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View Diary: What Obamacare means for businesses: Facts vs. fiction (135 comments)

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  •  I still don't get the details (1+ / 0-)
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    mumtaznepal

    Here's my situation: I work as an adjunct instructor, with the number of courses varying semester to semester. We are allowed to buy into the university health plan in any semester in which we teach at least two courses; at two courses you pay 1/2 the cost, at three you pay 1/4. But that's only for those 4 months. In January, June, July, and August you pay the full rate (about $520/mo single person, $1375 family). And in any semester when you teach zero or one, you can't buy in and can only get COBRA at the full amount. So if they look at the months when I'm earning pretty good money and the cost is only 1/4 of the total premium, it's "affordable." But on an annual basis, it's not. What many people do is just pay for it the months that they teach -- so you're constantly doing paperwork to get on and off, and you're insured only part of the year.

    To make it more complicated, it's not clear whether three courses is "FT" -- full-time people teach 7 over a year, so either 3 or 4 per semester.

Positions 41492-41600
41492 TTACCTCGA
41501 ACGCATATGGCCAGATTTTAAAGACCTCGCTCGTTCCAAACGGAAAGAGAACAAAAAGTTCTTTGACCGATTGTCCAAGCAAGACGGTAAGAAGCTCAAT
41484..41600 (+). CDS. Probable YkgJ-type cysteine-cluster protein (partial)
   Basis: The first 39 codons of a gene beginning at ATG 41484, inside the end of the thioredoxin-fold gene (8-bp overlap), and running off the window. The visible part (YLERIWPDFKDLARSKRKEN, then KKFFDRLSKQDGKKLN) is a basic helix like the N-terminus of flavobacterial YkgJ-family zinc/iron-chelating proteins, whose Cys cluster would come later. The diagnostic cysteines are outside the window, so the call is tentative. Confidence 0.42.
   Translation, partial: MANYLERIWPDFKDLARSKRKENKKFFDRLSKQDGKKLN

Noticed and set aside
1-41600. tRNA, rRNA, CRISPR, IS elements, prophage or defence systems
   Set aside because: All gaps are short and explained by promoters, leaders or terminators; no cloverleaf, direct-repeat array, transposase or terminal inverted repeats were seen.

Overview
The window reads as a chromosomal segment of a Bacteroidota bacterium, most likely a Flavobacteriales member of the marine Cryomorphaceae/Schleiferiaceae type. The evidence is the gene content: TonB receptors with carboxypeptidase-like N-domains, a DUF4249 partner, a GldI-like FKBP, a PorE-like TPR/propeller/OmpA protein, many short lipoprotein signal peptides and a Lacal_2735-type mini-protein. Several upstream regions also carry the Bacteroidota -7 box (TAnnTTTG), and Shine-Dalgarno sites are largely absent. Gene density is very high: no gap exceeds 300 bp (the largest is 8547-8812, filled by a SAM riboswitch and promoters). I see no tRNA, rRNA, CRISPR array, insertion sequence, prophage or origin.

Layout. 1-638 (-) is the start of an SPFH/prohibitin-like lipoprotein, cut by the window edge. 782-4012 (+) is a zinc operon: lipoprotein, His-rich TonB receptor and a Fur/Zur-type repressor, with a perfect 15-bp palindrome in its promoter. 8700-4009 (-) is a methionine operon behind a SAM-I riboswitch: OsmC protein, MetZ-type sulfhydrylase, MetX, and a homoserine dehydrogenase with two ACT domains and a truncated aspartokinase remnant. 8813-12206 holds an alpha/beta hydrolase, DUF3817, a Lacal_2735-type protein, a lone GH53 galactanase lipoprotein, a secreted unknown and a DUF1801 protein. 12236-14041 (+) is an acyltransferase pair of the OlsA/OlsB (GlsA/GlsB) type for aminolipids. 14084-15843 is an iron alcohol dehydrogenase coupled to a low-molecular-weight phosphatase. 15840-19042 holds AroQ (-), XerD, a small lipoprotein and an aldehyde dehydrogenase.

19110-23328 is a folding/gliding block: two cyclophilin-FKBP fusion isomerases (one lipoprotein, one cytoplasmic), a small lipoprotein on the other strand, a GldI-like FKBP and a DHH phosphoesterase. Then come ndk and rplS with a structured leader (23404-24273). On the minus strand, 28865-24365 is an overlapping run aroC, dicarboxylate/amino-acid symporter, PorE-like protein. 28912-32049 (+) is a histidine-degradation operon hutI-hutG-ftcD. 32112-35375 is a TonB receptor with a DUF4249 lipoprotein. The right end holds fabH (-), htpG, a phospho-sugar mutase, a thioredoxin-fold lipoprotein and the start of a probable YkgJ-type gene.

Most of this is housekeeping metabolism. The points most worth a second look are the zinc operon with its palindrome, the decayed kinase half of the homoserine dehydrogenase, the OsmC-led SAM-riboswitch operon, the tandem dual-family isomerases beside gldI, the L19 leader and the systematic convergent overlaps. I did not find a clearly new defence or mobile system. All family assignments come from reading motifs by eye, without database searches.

The university and the faculty union just negotiated a brand new 4-year contract, and health care costs were one of the sticking points -- and I don't think anyone was looking at the impact of the ACA.

    I am frankly hoping I can just ignore the employer and buy through the exchange, which seems much saner and would not vary month to month depending on my course load.

    I am a retired lawyer and good at reading fine print, and I can't figure this out. I can see why small and not-so-small businesses and ordinary people are massively confused. And the explanations don't really help until we see real numbers and real forms and real exchange options.

    •  that sounds horrible (0+ / 0-)

      So you have to hope that you get sick in the months that you're covered?

    •  One thing to be aware of (1+ / 0-)
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      Brian B

      Under the ACA, if your employer offers insurance and you don't take it you can still join an exchange, however, you are not eligible for any subsidy and subject to the penalty tax. If your employer offers anything at all that the ACA considers "affordable" effectively you must take it.

      The same is also true if you live in the same household as someone whose employer offers health insurance that covers the spouse or the family. If the employee takes that insurance but the other household members opt to join an exchange none of them receive a subsidy and all of them are subject to the penalty tax.

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